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A pilot randomized controlled trial of a self-management group intervention for people with early-stage dementia (The SMART study)

Published online by Cambridge University Press:  17 December 2015

Catherine Quinn
Affiliation:
REACH: The Centre for Research in Ageing and Cognitive Health, Department of Psychology, College of Life and Environmental Sciences, Exeter University, Exeter, EX4 4QG, UK
Gill Toms
Affiliation:
School of Psychology, Bangor University, Bangor, Gwynedd, LL57 2AS, UK
Carys Jones
Affiliation:
Centre for Health Economics and Medicines Evaluation, Bangor University, Bangor, Gwynedd, LL57 2PZ, UK
Andrew Brand
Affiliation:
North Wales Organization for Randomized Trials in Health, College of Health and Behavior Sciences (CoHABS), Bangor University, Bangor, Gwynedd, LL57 2PZ, UK
Rhiannon Tudor Edwards
Affiliation:
Centre for Health Economics and Medicines Evaluation, Bangor University, Bangor, Gwynedd, LL57 2PZ, UK
Fiona Sanders
Affiliation:
Glan Traeth Community Team, Glan Traeth CPN office, Royal Alexandra Hospital, Betsi Cadwaladr University Health Board, Denbighshire, LL18 3AS, UK
Linda Clare
Affiliation:
REACH: The Centre for Research in Ageing and Cognitive Health, Department of Psychology, College of Life and Environmental Sciences, Exeter University, Exeter, EX4 4QG, UK
Corresponding
E-mail address:

Abstract

Background:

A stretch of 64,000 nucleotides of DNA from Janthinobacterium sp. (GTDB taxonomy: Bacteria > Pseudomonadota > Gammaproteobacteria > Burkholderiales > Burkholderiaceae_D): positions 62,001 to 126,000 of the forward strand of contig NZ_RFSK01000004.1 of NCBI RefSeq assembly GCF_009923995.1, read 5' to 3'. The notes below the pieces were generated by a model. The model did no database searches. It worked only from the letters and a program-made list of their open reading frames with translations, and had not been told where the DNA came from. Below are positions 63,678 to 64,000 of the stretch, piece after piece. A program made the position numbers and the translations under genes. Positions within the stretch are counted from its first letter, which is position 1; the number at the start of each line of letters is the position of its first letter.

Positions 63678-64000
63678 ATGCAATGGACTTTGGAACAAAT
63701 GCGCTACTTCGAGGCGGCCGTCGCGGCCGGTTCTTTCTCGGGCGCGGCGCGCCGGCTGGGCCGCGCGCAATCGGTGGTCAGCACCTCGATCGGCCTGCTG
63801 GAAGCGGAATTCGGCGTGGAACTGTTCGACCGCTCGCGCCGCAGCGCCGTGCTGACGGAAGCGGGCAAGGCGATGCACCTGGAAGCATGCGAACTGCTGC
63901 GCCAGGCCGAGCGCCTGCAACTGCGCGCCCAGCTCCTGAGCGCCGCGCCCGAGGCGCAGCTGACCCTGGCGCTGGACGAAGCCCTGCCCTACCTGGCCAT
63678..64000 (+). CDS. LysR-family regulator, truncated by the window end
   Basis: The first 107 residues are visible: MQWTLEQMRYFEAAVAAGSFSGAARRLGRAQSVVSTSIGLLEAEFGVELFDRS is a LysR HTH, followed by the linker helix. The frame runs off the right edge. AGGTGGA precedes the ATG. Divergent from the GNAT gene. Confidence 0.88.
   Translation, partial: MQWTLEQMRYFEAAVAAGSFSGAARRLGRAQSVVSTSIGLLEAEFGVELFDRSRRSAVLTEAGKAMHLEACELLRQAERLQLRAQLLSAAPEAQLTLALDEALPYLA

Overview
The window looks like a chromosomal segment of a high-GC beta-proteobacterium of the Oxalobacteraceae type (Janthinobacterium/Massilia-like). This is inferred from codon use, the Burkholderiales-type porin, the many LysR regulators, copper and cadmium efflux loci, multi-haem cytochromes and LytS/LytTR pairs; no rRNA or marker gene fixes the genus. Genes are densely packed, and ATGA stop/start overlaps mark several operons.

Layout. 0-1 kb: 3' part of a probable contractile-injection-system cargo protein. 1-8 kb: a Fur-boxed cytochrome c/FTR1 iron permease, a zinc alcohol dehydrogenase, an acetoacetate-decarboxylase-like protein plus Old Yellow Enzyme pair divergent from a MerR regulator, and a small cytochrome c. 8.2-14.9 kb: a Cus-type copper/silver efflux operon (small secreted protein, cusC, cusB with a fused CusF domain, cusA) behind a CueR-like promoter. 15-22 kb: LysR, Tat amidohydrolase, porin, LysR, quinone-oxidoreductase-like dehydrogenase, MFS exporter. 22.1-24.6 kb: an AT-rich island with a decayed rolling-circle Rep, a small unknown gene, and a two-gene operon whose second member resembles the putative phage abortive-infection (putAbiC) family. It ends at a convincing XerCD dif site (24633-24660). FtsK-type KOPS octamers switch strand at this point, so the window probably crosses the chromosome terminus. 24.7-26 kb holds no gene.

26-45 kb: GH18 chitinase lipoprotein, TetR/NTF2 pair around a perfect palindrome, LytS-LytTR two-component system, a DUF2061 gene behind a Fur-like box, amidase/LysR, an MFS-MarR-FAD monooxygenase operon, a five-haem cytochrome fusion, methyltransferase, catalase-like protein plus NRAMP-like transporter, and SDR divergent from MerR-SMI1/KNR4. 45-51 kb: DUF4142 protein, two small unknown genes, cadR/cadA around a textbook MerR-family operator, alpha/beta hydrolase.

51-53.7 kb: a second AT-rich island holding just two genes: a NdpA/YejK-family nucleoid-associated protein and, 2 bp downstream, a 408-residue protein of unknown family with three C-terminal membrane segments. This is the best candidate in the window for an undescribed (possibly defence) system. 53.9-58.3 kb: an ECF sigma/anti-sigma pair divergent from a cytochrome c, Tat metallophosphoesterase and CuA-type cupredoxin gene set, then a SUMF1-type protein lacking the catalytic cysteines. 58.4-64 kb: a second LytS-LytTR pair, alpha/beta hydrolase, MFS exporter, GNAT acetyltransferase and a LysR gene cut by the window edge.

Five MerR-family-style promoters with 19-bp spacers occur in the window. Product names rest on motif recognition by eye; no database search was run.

Self-management equips people to manage the symptoms and lifestyle changes that occur in long-term health conditions; however, there is limited evidence about its effectiveness for people with early-stage dementia. This pilot randomized controlled trial (RCT) explored the feasibility of a self-management intervention for people with early-stage dementia.

Methods:

The participants were people with early-stage dementia (n = 24) and for each participant a caregiver also took part. Participants were randomly allocated to either an eight-week self-management group intervention or treatment as usual (TAU). Assessments were conducted at baseline, three months and six months post-randomization by a researcher blind to group allocation. The primary outcome measure was self-efficacy score at three months.

Results:

Thirteen people with dementia were randomized to the intervention and 11 to TAU. Two groups were run, the first consisting of six people with dementia and the second of seven people with dementia. There was a small positive effect on self-efficacy with the intervention group showing gains in self-efficacy compared to the TAU group at three months (d = 0.35), and this was maintained at six months (d = 0.23). In terms of intervention acceptability, attrition was minimal, adherence was good, and satisfaction ratings were high. Feedback from participants was analyzed with content analysis. The findings suggest the positive aspects of the intervention were that it fostered independence and reciprocity, promoted social support, offered information, and provided clinician support.

Conclusions:

This study has provided preliminary evidence that self-management may be beneficial for people with early-stage dementia.

Type
Research Article
Copyright
Copyright © International Psychogeriatric Association 2015 

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